Friday, 29 May 2015

50 ideas (for educators) in 500 words or less

Innovation and continual improvement
Goh Poh Sun (Sunday, September 25th, first draft at 1433hrs)

Where do ideas for continual improvement come from? Innovation? Inspiration?

One source is from daily, reflective practice. Cumulative, and sustained effort. With a focus on improvement. A dissatisfaction with some areas of current practice. A sense that there is room, and a possibility for better performance. And better outcomes. A commitment to explore, experiment and evaluate. To travel both physically and intellectually. An openness to new ideas and paradigms. The practice of recording, reflecting on practice, and sharing. Engagement with fellow practitioners. To disseminate and teach. To continually learn and improve. To maintain a sense of curiosity, of joy and wonder. To enjoy our teaching practice.

eLearning, and global eTeaching
Goh Poh Sun (Saturday, May 30th, 2015, first draft @ 0930hrs)

eLearning leverages on the the internet and the mobile web to connect individuals to ideas and information, and other people. The exponential rise in adoption of broadband, mobile and social technology has opened up unparalleled opportunities for educators, to use technology to support and enhance learning.

eLearning allows educators to broadcast content and information to a global audience, yet also "narrowcast", by personalising education and content for individual learners. This capacity to scale up access to information, at a time, place, and pace dependent on an individual learner's immediate learning requirements is unprecedented. It has never been easier for educators to create, access and curate digital educational content, and share this with a wide local, and global audience.

To take full advantage of these digital tools and platforms, and maximise their educational potential requires a combination of some formal training, both in educational technology, as well as very importantly in educational theory and principles of evidence based practice, combined with an active, experimental and scholarly mindset. The emphasis should always be on the "learning" in eLearning, with the purpose of technology to support and enhance learning. The focus should never be on the "e" in eLearning. A constant question for educators to always ask is "whether this technology adds value to current teaching and learning methods, and critically evaluate both what is gained, and what is potentially lost by the use or reliance on technology or eLearning methods.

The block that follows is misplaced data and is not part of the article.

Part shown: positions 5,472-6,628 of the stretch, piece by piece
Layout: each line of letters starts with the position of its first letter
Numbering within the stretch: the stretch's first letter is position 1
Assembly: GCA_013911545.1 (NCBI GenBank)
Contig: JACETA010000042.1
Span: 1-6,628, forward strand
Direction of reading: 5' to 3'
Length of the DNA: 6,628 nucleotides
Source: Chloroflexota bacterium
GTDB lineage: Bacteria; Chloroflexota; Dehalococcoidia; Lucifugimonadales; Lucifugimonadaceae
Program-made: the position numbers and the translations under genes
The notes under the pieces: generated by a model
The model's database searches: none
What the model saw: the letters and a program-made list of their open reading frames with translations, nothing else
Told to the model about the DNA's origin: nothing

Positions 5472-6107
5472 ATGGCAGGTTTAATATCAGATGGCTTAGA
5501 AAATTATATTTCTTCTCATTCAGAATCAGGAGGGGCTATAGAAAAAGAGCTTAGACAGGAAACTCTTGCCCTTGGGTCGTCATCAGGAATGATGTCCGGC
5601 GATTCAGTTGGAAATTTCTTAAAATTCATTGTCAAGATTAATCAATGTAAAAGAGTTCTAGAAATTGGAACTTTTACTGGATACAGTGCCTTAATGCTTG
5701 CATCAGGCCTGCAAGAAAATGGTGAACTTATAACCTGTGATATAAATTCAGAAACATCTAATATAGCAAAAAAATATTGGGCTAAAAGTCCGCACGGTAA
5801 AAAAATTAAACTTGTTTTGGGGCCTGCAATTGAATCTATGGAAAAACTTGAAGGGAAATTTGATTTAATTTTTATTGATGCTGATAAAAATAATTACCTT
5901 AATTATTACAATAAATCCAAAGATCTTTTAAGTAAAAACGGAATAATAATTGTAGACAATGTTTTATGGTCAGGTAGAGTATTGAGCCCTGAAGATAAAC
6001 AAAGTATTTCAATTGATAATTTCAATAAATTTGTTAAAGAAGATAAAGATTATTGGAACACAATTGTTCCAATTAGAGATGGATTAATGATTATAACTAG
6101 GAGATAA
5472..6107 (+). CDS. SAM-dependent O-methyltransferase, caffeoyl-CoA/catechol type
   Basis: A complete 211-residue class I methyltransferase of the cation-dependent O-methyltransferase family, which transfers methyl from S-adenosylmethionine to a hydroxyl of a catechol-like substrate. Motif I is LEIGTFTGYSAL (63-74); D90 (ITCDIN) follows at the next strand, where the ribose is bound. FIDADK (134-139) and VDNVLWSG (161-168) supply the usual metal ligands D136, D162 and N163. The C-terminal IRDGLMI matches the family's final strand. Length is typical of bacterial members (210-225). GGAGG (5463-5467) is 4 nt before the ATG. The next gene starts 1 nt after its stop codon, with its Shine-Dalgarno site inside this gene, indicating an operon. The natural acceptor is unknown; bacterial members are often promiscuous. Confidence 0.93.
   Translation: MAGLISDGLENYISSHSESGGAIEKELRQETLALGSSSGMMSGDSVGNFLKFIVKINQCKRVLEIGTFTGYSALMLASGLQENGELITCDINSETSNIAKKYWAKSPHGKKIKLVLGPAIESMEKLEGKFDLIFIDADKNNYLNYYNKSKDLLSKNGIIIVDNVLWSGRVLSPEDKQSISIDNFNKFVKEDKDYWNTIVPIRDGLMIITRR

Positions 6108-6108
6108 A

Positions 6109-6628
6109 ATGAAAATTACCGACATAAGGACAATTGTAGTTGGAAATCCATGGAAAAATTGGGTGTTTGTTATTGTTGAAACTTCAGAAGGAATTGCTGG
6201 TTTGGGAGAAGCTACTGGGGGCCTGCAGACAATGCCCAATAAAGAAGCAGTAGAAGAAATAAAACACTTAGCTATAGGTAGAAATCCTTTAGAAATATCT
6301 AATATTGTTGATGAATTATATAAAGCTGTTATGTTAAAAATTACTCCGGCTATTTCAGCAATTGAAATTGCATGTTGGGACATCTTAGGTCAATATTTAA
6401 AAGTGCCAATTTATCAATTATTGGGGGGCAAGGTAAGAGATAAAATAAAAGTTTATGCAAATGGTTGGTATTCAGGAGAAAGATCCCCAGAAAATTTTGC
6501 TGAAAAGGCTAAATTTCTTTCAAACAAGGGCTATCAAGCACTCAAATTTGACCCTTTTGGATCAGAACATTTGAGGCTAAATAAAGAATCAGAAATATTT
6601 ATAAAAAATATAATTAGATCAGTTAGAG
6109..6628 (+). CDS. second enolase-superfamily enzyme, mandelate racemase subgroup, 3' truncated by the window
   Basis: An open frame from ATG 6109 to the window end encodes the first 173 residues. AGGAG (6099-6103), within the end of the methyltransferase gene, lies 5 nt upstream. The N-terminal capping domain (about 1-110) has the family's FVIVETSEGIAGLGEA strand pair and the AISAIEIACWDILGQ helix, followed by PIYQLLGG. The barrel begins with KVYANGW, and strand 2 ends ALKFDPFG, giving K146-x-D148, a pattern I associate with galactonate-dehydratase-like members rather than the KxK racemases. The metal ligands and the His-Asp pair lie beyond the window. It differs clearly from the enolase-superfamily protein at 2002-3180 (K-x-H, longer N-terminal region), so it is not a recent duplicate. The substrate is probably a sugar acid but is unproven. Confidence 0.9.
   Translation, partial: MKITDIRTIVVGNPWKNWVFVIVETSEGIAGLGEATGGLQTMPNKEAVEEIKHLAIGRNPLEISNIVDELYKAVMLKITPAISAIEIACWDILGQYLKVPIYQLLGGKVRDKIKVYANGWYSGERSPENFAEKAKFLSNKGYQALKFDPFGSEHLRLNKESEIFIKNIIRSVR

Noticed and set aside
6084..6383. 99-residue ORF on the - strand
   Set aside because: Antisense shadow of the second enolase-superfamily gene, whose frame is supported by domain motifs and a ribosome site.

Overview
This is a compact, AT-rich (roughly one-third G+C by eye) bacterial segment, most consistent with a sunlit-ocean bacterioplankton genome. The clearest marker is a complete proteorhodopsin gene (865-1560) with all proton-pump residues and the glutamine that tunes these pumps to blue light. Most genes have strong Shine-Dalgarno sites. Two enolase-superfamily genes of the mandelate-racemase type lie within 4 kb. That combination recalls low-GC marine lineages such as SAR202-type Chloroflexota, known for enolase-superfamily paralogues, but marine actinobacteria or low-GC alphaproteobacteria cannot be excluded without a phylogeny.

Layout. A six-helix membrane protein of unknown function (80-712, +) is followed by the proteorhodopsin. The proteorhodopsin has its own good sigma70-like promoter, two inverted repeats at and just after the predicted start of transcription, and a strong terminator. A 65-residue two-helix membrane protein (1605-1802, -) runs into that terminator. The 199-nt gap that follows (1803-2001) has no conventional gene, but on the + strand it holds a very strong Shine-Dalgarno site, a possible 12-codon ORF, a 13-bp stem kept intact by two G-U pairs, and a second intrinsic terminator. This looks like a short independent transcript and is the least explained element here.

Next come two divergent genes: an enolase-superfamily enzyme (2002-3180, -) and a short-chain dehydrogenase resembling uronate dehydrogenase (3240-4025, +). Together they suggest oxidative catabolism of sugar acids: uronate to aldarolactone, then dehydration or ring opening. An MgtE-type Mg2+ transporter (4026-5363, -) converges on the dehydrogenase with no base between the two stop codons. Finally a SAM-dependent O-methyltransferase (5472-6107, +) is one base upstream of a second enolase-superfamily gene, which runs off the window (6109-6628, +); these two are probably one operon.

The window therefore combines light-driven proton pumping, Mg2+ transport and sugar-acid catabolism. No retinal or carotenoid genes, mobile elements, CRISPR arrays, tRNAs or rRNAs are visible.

One of the most effective methods is to combine traditional teaching and assessment strategies, with eLearning; by using a "blended" approach. Blended eLearning leverages on both the reach and accessibility of technology and engagement platforms; with the strengths of face to face student teacher and peer to peer interaction. The intent always is to strengthen student motivation and engagement with the educational material, and promote active learning, as well as "deep" (rather than superficial) learning.

In addition to helping students, technology can widen the educational reach of teachers, beyond the classroom. Apart from facilitating pre-class preparation (by "Flipping" the classroom), technology can facilitate and promote longitudinal learning; support and document student engagement with the material, as well as document student learning and achievement of learning objectives in a visible manner.

For administrators, and educational leaders, eLearning can promote a more consistent educational experience, accessible for peer review and evaluation for quality; and provide a method to document and evaluate teaching, and student learning.

The collected work in a museum, or digital collection, should be on display, for viewing, and reviewing

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